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Managing performance through famine and feast - Value chain framework - EY - Global

Managing performance through famine and feast

The value chain framework

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By applying an adapted version of this well-known framework to their company, CFOs can quickly understand where they need to be able to deliver insight to the business.

Porter’s Value Chain is a universally accepted framework for understanding the linked activities that take place within a business.

We have taken this framework and used it as the basis for demonstrating how performance management data could be improved; we have also broadened it to include important decision points across the full spectrum of organizational activity.

Porter divided the value chain into two categories of activity:

  1. The “primary activities” of operations, inbound and outbound logistics, sales and marketing, and service provision
  2. The “support activities” of procurement, technology, human resource management and organizational infrastructure

By applying an adapted version of this well-known framework to their company, CFOs can quickly understand where they need to be able to deliver insight to the business, and how that insight can drive shareholder returns and manage organizational performance.

The framework can be broken down into four broad sections:

  1. Providing strategic direction – corporate strategy
  2. Generating customer demand – sales, marketing and customer service
  3. Fulfilling customer demand – supply chain, manufacturing, production
  4. Providing support services – Finance, HR, legal and compliance

In constructing the framework in this way, we have added a strategic standpoint to ensure that overall corporate objectives and focus are covered as part of the performance management landscape.

We have also split Porter’s primary activities, so that we can easily differentiate between the supply and demand activities; this is because these two areas are usually organized and executed by discrete business units, even where make-to-order and demand-pull business models are deployed.

Performance management simplified

The resulting simplified view of performance management will enable you to identify your organization’s pressure points, allowing Finance more time to focus effectively on providing the data and informational requirements needed to inform management decision-making.

Critical questions that Finance should address, within a value chain-based performance management framework

1. Provide strategic direction: insight and analysis of strategic fundamentals

Broad consensus amongst CFOs and commentators indicates that the CFO’s role (and therefore the Finance function’s remit) has gradually extended. It now includes an element of responsibility for ensuring that resources are in place to deliver the financial targets determined by the corporate strategy; also that the entire organization understands that strategy and has access to sufficient information to enable them to execute against it.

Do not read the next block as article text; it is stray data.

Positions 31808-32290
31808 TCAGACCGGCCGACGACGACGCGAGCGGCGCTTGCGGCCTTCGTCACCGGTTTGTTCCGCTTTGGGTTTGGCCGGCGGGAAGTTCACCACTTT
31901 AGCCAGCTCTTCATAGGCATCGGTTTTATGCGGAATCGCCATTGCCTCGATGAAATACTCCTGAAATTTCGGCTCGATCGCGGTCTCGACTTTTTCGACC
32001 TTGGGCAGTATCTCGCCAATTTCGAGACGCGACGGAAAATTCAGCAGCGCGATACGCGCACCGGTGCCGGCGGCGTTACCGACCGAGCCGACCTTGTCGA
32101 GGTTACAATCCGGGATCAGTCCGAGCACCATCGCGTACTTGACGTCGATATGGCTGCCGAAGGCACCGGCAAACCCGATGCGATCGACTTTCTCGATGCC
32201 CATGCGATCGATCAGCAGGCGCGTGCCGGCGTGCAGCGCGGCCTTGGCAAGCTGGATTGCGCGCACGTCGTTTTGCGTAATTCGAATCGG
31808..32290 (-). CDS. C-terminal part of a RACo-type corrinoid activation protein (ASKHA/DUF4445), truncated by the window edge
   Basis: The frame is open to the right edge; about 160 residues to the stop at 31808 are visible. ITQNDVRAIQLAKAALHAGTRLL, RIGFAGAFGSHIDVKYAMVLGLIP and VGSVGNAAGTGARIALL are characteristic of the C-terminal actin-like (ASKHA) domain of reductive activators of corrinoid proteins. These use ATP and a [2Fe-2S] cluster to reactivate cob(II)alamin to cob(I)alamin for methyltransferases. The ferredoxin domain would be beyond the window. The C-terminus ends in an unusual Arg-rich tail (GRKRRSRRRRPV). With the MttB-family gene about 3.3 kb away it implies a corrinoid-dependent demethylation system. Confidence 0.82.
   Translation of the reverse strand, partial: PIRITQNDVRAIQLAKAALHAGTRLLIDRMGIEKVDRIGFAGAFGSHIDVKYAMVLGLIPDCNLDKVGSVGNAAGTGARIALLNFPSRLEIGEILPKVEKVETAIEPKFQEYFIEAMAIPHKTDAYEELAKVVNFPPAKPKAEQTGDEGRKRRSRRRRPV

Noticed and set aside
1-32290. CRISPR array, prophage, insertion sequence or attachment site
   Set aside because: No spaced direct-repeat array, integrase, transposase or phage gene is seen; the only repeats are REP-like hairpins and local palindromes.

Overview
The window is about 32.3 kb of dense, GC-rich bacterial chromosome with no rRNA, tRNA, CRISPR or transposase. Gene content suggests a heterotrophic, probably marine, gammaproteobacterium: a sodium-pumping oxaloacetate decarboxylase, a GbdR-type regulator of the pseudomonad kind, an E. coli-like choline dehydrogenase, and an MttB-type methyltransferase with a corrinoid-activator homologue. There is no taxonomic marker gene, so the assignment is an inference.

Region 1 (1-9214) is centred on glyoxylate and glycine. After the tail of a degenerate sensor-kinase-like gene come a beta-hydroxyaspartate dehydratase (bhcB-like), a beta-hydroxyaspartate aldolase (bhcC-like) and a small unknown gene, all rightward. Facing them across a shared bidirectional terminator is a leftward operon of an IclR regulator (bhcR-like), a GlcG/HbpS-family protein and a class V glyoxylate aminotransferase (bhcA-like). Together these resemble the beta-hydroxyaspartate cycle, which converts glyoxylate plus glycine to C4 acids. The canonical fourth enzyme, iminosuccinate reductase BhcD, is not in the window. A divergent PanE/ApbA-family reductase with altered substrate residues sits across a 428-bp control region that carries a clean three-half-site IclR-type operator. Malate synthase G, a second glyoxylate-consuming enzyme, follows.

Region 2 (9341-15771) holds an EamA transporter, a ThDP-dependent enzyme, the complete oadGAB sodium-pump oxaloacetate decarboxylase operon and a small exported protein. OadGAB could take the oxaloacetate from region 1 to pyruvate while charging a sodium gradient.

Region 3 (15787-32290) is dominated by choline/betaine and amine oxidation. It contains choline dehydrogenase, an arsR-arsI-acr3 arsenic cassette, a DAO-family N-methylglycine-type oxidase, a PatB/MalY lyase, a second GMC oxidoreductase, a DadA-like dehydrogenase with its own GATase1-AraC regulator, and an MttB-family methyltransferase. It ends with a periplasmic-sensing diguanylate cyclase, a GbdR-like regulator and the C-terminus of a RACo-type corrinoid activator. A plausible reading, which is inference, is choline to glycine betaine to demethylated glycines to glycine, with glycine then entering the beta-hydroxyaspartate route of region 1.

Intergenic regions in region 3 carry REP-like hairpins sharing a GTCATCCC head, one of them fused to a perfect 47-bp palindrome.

Key questions for Finance to be able to provide performance management data on are:

  • What are our core competencies?
  • What are our markets?
  • How do we compete?
  • How do we fund our strategy?
  • What is the financial return we seek?

Case study: weak financial results for European steel producer

Client situation
Our client, a large European steel producer, was experiencing weak financial results: their performance issues were pronounced in comparison with their main competitors, and a significant gap was beginning to emerge. The company has traditionally operated on a product-centric basis, with individual business units owning responsibility for revenue generation; however, understanding of their products’ end user was limited, which led to a poor and fragmented customer experience..

Our approach
EY supported the client in developing sector-based strategies for their nine industry sectors, using profitability analysis to provide an end-to-end view of the net margin performance within business units to support the planning process. Customer satisfaction surveys were created to enable the organization to accurately assess what customers wanted and opportunity areas for focus. The joint project team worked to establish an account plan process that delivered distinct propositions for each account, and introduced a set of metrics and dashboards to help enable the executive community and business unit leads to be able to assess their sector performance on a monthly basis.

The outcome
The project provided supported strategic decision making through fact-based, analytical insights into the drivers of customer and business value. The tools and capabilities developed during the project form part of the client’s new performance management framework, underpinning changes made to the business operating model. Visions and strategies for each industry sector were articulated, together a set of focused initiatives were identified that have the potential to deliver a £3.5b revenue improvement. The project was short listed for an MCA award.

Case study: weak financial results for European steel producerClick here to expand

2. Generate customer demand: insight and analysis on profit and revenue drivers

There is a tendency for Finance to place most of their focus on operational expenses and to steer clear of the “front office”, leaving this to sales and marketing teams. However, this approach ignores the considerable impact that sales volume and pricing decisions have, or how costing methods can drive huge differences in marginal contribution, or how sales and service order commitments drive different cost profiles in delivery and fulfillment.

Key questions for Finance to be able to provide the right performance management data in this area are:

  • Do we understand our optimal products and services mix?
  • Do we understand how our sales and marketing efforts influence revenue?
  • Do we have a realistic demand forecast?
  • Do we optimize our cost to acquire/serve our customers?